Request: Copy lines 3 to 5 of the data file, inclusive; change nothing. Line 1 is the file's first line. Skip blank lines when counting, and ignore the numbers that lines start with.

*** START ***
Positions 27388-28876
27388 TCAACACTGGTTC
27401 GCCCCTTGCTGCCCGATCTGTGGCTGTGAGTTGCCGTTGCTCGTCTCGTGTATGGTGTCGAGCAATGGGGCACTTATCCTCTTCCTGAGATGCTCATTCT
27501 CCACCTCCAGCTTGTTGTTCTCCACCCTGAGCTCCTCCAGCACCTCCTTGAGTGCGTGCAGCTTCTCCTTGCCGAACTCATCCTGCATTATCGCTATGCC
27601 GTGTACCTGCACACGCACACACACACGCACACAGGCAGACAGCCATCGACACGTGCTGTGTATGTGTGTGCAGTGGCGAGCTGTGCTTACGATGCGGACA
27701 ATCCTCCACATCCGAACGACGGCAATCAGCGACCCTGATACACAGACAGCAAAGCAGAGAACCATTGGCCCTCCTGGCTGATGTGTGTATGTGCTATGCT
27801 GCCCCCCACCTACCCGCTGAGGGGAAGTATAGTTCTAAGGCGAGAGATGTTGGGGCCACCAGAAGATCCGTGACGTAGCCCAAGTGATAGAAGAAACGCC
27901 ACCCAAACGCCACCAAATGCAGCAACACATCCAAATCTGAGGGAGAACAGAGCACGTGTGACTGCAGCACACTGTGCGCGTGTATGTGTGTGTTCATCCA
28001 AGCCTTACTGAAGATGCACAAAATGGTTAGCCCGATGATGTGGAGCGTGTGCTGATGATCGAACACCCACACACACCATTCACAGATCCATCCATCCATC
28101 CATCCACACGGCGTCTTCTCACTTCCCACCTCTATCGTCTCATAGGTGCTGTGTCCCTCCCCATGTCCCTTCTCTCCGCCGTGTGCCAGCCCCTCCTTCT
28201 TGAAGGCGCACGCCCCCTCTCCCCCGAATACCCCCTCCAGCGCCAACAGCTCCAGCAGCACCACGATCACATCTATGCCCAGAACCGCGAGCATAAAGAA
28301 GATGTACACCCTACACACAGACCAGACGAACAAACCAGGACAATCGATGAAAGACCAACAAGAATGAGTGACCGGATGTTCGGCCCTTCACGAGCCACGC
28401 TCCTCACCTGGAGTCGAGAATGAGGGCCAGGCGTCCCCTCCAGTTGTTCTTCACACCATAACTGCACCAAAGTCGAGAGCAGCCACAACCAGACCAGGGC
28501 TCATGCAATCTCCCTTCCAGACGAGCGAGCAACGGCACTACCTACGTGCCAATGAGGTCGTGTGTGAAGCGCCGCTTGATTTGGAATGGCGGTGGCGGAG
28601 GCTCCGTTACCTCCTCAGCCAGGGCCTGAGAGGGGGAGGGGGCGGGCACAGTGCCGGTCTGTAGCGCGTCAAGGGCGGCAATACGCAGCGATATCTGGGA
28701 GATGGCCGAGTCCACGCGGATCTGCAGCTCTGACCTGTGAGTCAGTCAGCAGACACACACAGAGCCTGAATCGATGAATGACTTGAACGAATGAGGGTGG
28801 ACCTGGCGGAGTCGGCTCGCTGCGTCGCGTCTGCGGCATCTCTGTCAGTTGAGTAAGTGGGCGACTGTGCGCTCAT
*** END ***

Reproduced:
27401 GCCCCTTGCTGCCCGATCTGTGGCTGTGAGTTGCCGTTGCTCGTCTCGTGTATGGTGTCGAGCAATGGGGCACTTATCCTCTTCCTGAGATGCTCATTCT
27501 CCACCTCCAGCTTGTTGTTCTCCACCCTGAGCTCCTCCAGCACCTCCTTGAGTGCGTGCAGCTTCTCCTTGCCGAACTCATCCTGCATTATCGCTATGCC
27601 GTGTACCTGCACACGCACACACACACGCACACAGGCAGACAGCCATCGACACGTGCTGTGTATGTGTGTGCAGTGGCGAGCTGTGCTTACGATGCGGACA